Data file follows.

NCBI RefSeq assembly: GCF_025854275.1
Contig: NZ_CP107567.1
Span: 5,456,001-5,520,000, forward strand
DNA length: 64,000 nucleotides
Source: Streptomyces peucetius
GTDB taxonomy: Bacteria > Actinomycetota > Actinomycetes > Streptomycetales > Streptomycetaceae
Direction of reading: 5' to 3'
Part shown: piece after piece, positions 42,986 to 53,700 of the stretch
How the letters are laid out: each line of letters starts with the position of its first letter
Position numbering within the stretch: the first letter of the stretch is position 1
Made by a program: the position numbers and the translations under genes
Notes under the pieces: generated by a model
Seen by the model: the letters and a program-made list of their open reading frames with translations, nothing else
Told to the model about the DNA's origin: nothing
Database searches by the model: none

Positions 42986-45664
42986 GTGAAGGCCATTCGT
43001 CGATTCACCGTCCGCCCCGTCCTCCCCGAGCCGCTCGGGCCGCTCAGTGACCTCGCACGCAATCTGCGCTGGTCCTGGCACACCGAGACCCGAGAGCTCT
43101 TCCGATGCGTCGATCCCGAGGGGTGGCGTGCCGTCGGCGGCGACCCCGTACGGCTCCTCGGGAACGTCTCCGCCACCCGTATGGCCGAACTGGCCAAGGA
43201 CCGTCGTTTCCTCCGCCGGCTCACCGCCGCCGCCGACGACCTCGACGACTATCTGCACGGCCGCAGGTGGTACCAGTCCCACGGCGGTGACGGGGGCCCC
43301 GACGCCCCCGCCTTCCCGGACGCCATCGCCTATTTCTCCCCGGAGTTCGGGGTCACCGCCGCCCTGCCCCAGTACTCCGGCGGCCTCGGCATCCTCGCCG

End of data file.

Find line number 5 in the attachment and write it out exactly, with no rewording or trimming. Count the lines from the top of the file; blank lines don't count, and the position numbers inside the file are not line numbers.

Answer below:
Source: Streptomyces peucetius